China’s AIDS Crisis

It is rare for a foreign doctor to get to China’s rural areas, where its AIDS epidemic was born and takes a horrible toll. But recently, two nurses and I ventured into a poor farming area, Nizui in Hubei Province, as part of a Medecins Sans Frontières(MSF) team to visit the Liu family and evaluate their 7-month-old baby. The child was the size of a two month old, but his eyes held the gaze of an 80-year-old man long acquainted with extreme suffering. The baby was dying of AIDS. His parents, aunts, and uncles were also HIV-positive.

The Liu family is one of thousands of poor farming families in China’s interior who contracted HIV through contaminated blood donations during the 1990’s, when under-regulated for-profit blood banking companies reused needles and transferred blood from infected donors to clean donors after extracting the plasma.

The Chinese Health Ministry recently put the total number of HIV/AIDS cases at 840,000, although most experts believe that the true number is much higher. Some believe that by 2010, the number of infected Chinese may reach 10 million.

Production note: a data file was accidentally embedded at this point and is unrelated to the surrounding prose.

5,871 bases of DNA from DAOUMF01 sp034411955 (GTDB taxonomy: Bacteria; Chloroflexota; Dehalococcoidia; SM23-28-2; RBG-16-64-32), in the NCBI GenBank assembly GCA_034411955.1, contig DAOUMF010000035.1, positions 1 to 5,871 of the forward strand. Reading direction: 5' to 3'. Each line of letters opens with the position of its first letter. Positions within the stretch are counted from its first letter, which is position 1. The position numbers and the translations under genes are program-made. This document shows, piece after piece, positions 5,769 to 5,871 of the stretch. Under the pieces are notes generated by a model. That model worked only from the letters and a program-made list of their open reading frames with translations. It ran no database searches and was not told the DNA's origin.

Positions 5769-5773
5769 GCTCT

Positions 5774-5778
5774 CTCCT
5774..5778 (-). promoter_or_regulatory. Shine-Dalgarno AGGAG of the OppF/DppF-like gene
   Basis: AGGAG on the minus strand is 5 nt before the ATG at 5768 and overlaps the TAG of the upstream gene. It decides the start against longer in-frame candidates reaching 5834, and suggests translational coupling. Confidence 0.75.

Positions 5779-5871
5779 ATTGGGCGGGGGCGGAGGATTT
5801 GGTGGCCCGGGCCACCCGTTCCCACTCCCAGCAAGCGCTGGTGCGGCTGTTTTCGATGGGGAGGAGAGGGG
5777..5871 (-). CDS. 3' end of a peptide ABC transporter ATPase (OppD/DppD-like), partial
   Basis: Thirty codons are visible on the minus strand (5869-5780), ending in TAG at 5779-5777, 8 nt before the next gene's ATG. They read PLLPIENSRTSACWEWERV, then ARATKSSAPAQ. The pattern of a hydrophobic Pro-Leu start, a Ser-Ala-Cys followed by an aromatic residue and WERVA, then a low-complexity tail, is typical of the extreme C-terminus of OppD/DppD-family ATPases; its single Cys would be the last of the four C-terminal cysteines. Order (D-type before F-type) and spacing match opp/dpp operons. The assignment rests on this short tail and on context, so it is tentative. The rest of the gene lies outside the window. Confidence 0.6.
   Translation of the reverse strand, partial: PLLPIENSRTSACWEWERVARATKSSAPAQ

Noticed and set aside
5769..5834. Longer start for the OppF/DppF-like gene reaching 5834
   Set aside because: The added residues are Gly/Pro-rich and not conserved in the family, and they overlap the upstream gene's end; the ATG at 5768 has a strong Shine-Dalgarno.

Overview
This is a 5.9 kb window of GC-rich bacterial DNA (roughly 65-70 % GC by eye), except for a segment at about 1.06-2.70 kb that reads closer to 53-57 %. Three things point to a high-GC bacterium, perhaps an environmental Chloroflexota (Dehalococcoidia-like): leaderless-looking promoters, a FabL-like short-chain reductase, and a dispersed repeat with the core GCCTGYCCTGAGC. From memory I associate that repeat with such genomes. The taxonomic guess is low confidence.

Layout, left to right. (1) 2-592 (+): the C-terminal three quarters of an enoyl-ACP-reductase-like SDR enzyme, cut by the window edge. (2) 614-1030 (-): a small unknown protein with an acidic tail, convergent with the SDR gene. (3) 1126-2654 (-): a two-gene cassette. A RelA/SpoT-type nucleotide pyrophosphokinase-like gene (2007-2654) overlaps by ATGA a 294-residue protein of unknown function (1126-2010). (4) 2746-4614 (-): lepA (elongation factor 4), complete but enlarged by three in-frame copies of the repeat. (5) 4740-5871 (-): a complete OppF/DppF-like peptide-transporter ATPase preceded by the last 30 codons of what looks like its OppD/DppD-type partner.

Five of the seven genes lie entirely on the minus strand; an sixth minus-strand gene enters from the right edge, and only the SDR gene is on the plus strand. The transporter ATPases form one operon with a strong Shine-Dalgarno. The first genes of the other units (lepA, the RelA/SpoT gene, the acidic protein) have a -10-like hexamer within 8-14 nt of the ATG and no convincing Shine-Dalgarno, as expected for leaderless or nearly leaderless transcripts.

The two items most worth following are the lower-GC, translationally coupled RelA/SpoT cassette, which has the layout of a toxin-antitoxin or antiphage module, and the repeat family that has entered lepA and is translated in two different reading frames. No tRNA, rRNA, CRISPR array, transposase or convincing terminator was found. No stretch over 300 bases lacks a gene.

To continue reading, please log in or enter your email address.

To access our archive, please log in or register now and read two articles from our archive every month for free. For unlimited access to our archive, as well as to the unrivaled analysis of PS On Point, subscribe now.

required

By proceeding, you agree to our Terms of Service and Privacy Policy, which describes the personal data we collect and how we use it.

Log in

http://prosyn.org/mOsYbjY;

Cookies and Privacy

We use cookies to improve your experience on our website. To find out more, read our updated cookie policy and privacy policy.